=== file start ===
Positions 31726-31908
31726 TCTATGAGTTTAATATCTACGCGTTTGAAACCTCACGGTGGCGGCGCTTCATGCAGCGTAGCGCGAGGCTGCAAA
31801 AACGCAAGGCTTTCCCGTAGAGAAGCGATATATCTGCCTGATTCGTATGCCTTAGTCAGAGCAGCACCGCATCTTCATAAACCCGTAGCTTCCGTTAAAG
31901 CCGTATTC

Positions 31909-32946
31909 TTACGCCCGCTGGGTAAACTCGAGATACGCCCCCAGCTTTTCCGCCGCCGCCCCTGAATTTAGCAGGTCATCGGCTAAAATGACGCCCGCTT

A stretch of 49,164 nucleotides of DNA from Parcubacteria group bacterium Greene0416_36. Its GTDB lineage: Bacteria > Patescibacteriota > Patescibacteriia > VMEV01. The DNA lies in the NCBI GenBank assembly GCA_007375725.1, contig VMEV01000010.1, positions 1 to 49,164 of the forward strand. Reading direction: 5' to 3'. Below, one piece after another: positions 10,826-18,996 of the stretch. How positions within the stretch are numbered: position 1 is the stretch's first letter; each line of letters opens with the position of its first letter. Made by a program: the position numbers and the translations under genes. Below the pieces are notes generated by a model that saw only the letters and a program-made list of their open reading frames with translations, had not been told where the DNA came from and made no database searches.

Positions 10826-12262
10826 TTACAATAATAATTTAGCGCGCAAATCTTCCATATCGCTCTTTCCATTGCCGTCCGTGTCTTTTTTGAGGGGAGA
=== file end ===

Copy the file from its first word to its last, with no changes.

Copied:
Positions 31726-31908
31726 TCTATGAGTTTAATATCTACGCGTTTGAAACCTCACGGTGGCGGCGCTTCATGCAGCGTAGCGCGAGGCTGCAAA
31801 AACGCAAGGCTTTCCCGTAGAGAAGCGATATATCTGCCTGATTCGTATGCCTTAGTCAGAGCAGCACCGCATCTTCATAAACCCGTAGCTTCCGTTAAAG
31901 CCGTATTC

Positions 31909-32946
31909 TTACGCCCGCTGGGTAAACTCGAGATACGCCCCCAGCTTTTCCGCCGCCGCCCCTGAATTTAGCAGGTCATCGGCTAAAATGACGCCCGCTT

A stretch of 49,164 nucleotides of DNA from Parcubacteria group bacterium Greene0416_36. Its GTDB lineage: Bacteria > Patescibacteriota > Patescibacteriia > VMEV01. The DNA lies in the NCBI GenBank assembly GCA_007375725.1, contig VMEV01000010.1, positions 1 to 49,164 of the forward strand. Reading direction: 5' to 3'. Below, one piece after another: positions 10,826-18,996 of the stretch. How positions within the stretch are numbered: position 1 is the stretch's first letter; each line of letters opens with the position of its first letter. Made by a program: the position numbers and the translations under genes. Below the pieces are notes generated by a model that saw only the letters and a program-made list of their open reading frames with translations, had not been told where the DNA came from and made no database searches.

Positions 10826-12262
10826 TTACAATAATAATTTAGCGCGCAAATCTTCCATATCGCTCTTTCCATTGCCGTCCGTGTCTTTTTTGAGGGGAGA